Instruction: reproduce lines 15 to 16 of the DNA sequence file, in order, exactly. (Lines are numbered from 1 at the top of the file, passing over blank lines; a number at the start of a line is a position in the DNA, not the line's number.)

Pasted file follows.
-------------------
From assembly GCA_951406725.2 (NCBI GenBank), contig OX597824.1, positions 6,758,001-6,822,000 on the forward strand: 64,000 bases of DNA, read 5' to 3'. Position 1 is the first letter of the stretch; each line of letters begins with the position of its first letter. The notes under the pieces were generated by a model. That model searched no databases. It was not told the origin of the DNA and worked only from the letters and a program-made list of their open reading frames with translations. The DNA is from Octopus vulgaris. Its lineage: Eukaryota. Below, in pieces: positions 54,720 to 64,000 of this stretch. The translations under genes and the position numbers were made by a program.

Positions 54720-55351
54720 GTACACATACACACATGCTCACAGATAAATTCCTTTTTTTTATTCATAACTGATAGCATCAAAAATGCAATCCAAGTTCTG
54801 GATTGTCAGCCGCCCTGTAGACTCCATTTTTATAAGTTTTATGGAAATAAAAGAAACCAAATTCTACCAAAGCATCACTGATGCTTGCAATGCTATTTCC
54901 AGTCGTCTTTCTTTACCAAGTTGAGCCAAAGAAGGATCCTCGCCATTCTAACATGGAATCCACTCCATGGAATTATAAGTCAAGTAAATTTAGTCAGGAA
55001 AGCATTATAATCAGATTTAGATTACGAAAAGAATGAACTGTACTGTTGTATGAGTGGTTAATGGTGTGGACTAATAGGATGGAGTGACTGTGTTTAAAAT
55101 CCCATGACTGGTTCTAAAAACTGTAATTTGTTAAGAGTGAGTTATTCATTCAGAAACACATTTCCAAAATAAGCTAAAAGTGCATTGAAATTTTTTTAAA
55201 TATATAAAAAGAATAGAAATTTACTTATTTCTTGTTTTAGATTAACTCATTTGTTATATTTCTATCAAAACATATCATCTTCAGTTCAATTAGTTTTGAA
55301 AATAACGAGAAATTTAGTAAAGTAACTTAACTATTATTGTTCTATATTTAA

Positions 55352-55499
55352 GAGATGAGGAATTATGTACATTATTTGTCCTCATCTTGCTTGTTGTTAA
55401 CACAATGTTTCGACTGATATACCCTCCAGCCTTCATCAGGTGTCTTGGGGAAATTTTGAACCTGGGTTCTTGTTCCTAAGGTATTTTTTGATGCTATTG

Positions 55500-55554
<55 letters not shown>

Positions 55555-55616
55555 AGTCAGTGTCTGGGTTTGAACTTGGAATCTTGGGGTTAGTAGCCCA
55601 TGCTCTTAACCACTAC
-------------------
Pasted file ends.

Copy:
Positions 55555-55616
55555 AGTCAGTGTCTGGGTTTGAACTTGGAATCTTGGGGTTAGTAGCCCA